Understanding Kraft Paper Grain

What is Kraft paper grain, and why is it important? One of the most important aspects of working with Kraft paper when pasting shells, rolling tubes, or making leaders is being able to determine the "grain" of the Kraft paper. Kraft paper grain has characteristics similar to wood grain, and in the same way that a furniture maker needs to understand the properties of the wood he is using, the firework maker must understand the properties of Kraft paper grain so that he can use his Kraft paper to his best advantage.

When Kraft paper is manufactured, the individual fibers of the Kraft paper pulp tend to orient themselves in lines or rows. A good way to visualize the structure is to look at or imagine the bamboo place mats or window blinds, in which thin strips of bamboo are laced together with fine string to form a material which can only be rolled up in one direction. It is easy to see that if one tried to roll this mat around a mandrel or tube that there would be only one way in which this could be accomplished without bending or breaking the bamboo strips. With Kraft paper, this would be referred to as rolling "with the grain" as opposed to rolling "against the grain". Kraft paper, especially heavier weight Kraft paper and thin cardboard, exhibits this same characteristic, and the direction of the fibers should be noted for several reasons before beginning to utilize the Kraft paper on a project.

First, as was noted with the bamboo mat, Kraft paper and cardboard are distinctly easier to roll around a mandrel when making tubes, cylinder shell liners, or quickmatch leaders for instance, if the material is oriented to roll with the grain. Secondly, Kraft paper, like wood, expands when wet and contracts when dry. Again, the fiber structure explains why this happens. Imagine the bamboo mat, with its strips of bamboo rather loosely held together. If something like sand were poured on the surface of the mat and forced or pressed into the spaces between the strips, the mat would get slightly wider but not longer. With Kraft paper, cardboard or wood, the same thing happens on a molecular scale when water is applied to the material. The Kraft paper will swell, but mainly in one direction. This property of Kraft paper grain is very useful when pasting shells, especially cylinder shells, where larger sheets of Kraft paper are used. The Kraft paper is first pasted overall, causing it to expand, after which it is rolled with the grain around the body of the shell. As it dries the Kraft paper shrinks down to fit very tightly around the shell, making a hard smooth surface. If the Kraft paper is rolled against the grain, the shrinkage will not be nearly as great and the final product will not have the same smooth, tight appearance.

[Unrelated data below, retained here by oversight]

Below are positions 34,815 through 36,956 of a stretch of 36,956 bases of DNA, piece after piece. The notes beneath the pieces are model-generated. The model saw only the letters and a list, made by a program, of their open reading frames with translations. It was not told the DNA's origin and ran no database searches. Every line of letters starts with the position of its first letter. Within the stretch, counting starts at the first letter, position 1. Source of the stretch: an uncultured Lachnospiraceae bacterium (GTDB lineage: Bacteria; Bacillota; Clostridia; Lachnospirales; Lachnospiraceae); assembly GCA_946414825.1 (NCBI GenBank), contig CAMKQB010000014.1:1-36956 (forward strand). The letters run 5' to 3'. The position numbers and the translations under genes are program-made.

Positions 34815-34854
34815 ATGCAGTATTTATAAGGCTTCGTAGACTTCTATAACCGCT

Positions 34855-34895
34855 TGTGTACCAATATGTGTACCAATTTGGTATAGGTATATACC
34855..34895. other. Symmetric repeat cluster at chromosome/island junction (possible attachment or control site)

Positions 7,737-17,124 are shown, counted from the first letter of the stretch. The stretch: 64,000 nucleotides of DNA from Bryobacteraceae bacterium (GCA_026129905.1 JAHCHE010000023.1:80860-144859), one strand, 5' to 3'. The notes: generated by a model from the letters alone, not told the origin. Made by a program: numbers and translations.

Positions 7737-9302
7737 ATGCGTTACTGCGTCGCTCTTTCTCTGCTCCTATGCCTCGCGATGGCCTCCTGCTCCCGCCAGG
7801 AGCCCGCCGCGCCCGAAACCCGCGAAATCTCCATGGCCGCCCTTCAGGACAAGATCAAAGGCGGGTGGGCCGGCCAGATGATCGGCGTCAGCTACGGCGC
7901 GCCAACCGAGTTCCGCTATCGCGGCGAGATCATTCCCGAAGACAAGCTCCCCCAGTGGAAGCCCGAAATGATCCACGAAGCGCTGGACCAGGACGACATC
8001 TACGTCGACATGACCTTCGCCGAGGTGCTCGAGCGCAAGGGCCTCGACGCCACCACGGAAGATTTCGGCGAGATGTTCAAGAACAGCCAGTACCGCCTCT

Several methods are available to determine Kraft paper grain: folding, tearing or wetting. For heavy Kraft papers and cardboard, merely folding and creasing the material first in one direction parallel to an edge and then making a fold perpendicular to the first fold works well. The fold on the grain of the Kraft paper (which will be parallel to the direction of the fibers) will be easier to make and will have a sharper appearance. Tearing is another quick method that works on either thin or thick Kraft papers. Tearing a line down the length of the fibers produces a straighter separation and is somewhat easier to do than tearing across the fibers. The best method however is by taking a small square of the Kraft paper and quickly wetting one side only. As the water starts to expand the fibers on that side, the Kraft paper will begin to curl and hump up. The curl will clearly indicate the proper orientation the paper needs to be in for rolling tubes, leaders, shell casings, or anything else in which the grain direction is important.

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